Digital TV crystal-clear, but ‘multicasting’ model blurry: Making a buck from spare digital TV channels is a challenge, though one firm is eyeing city for wireless cable

Keywords Technology

While Multicast Networks Group plans to offer TV stations a network of programs they can run on their digital channels, pioneers in so-called “multicasting” of digital signals have had other visions.

And like many pioneers, they’ve taken arrows.

Jeff Smulyan, president of Indianapolisbased radio and TV empire Emmis Communications Corp., last year proposed leasing unused digital bandwidth from TV stations. Once he gained enough of these unused channels in a given market, he planned to deliver a sort of over-the-air cable TV service via the stations, with at least 30 popular channels, for $25 a month.

Smulyan’s idea was a hit when he unveiled it at the National Association of Broadcasters convention last year. But he’s all but shelved the concept after concerns about profit potential and competition from cable channels.

“We’re in some discussions with people, but it’s taken a back seat,” said Smulyan, whose company is selling its TV stations. “It’s a challenge because you really need an industry effort to move it.”

Smulyan was beaten to the punch-perhaps fortuitously-by U.S. Digital TV, a Salt Lake City company that delivers the same over-the-air concept in Albuquerque, Las Vegas and Salt Lake City.

USDTV even swung a deal with Wal-Mart to sell its receivers in its stores, including those in Indianapolis. Non-USDTV customers can use the boxes to receive digital broadcasts on any TV-albeit in something akin to DVD-quality resolution when viewed on conventional sets.

USDTV planned an aggressive nationwide rollout early this year but that fizzled for lack of cash. Some analysts are preparing for a funeral.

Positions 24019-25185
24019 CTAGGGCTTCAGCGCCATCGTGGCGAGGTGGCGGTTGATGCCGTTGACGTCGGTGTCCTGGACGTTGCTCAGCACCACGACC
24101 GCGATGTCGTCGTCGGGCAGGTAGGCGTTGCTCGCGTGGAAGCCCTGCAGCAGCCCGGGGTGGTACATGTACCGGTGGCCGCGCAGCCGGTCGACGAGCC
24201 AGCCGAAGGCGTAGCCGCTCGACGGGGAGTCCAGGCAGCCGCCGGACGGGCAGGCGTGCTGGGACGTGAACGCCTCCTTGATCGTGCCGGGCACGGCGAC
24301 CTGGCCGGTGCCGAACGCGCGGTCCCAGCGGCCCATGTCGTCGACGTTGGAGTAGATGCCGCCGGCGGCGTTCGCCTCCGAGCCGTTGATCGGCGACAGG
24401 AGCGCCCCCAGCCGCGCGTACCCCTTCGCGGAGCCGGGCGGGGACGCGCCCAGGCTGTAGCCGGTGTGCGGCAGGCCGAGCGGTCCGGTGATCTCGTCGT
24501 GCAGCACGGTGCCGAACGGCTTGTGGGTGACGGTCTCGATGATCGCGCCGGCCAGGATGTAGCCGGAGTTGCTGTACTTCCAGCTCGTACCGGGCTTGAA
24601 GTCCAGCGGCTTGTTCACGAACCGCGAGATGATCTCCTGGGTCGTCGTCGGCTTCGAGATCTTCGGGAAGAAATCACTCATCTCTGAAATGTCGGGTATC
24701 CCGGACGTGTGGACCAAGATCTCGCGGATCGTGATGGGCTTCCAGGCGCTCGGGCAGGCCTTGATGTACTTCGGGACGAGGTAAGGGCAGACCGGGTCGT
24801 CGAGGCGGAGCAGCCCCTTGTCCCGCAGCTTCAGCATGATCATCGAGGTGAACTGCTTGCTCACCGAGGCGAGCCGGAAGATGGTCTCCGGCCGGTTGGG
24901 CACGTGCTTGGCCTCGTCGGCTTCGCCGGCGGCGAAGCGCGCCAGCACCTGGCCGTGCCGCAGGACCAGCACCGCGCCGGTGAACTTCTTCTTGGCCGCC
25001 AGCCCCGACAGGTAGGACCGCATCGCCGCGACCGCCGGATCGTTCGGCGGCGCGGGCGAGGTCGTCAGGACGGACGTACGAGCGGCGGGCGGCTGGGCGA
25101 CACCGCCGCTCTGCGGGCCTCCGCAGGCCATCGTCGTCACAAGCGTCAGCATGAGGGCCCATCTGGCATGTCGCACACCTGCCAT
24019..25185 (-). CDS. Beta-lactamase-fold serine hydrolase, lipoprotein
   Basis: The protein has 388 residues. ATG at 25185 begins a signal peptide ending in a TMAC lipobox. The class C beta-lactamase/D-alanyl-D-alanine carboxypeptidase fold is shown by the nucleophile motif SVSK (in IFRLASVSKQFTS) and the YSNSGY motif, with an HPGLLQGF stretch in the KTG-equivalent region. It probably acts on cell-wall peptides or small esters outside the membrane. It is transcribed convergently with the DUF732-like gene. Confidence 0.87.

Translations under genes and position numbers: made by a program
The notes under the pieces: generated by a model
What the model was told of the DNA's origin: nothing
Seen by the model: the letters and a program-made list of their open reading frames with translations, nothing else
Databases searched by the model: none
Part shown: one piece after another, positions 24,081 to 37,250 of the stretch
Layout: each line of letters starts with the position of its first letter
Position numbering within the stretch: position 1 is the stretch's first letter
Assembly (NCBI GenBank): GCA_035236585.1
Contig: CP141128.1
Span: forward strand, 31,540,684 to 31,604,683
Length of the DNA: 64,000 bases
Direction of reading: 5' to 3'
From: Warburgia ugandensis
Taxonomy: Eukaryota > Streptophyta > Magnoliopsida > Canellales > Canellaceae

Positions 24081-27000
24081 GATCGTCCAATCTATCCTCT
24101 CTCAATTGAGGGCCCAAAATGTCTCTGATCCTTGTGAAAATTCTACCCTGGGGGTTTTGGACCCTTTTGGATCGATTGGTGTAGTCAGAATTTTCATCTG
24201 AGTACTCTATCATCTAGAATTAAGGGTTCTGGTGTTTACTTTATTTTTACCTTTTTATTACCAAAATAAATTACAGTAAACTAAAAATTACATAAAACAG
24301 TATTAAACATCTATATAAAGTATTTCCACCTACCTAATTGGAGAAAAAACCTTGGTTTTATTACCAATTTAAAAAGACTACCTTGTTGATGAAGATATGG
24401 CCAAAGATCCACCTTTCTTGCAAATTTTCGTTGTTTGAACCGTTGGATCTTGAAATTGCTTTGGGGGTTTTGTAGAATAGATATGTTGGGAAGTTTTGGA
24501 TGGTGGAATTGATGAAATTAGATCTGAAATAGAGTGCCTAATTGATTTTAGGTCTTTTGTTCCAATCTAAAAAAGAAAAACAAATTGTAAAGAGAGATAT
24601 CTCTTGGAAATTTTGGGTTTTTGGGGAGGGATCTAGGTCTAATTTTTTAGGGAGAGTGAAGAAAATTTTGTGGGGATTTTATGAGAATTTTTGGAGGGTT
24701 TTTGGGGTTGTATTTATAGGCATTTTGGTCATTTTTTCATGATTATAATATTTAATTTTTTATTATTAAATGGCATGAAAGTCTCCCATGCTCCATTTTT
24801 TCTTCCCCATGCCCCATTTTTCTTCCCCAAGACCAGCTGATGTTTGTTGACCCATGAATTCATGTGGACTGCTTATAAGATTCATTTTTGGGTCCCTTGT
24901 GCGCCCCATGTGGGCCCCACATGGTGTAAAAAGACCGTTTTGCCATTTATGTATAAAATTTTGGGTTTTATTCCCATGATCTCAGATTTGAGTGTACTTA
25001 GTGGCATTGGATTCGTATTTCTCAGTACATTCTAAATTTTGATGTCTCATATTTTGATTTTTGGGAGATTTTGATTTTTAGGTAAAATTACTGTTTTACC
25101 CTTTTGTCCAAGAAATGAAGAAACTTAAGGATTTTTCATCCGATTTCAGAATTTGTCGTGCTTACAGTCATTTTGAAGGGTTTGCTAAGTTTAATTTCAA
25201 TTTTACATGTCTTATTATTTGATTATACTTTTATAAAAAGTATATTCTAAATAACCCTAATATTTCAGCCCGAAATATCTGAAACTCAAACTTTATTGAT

“We are still very much alive,” countered USDTV officer Brent Petersen. “We do plan to go into Indianapolis in the near future.”

“Better them than us,” said Michael Ruggiero, who heads Multicast Networks Group. His company as recently as last year was planning to launch a similar overthe-air broadcast concept.

But Ruggiero said the whole model fell apart when it became evident some TV stations wouldn’t be willing to rent some of their unused digital spectrum.

“It’s kind of hard to herd cats,” he said.

It’s not even clear whether viewers-at least the initial buyers of digital TV sets-would even want to leave their cable and satellite providers for over-the-air cable.

Some of these so-called early-adopters are technology geeks who expect the highest-quality picture after spending thousands of dollars for digital sets. They complain concepts such as USDTV rob local stations of extra digital channels that are then sliced and diced to cram in more programs-with picture quality diminished.

To many of them, the digital spectrum is to be kept as pure as General Ripper’s “precious bodily fluids” in “Dr. Strangelove.” On the enthusiast Web site SatelliteGuys, one reader complained of attempts to divvy up extra digital bandwidth of TV stations for use by USDTV.

“They buy bandwidth from your local Pimp [over-the-air] affiliates, thereby turning the affiliate’s HD signal into HDLite. Please for the good of all HD, do not support this!”

Complained another digital disciple: “In many ways, it’s just like cable-too many channels sucking off the same bandwidth.”

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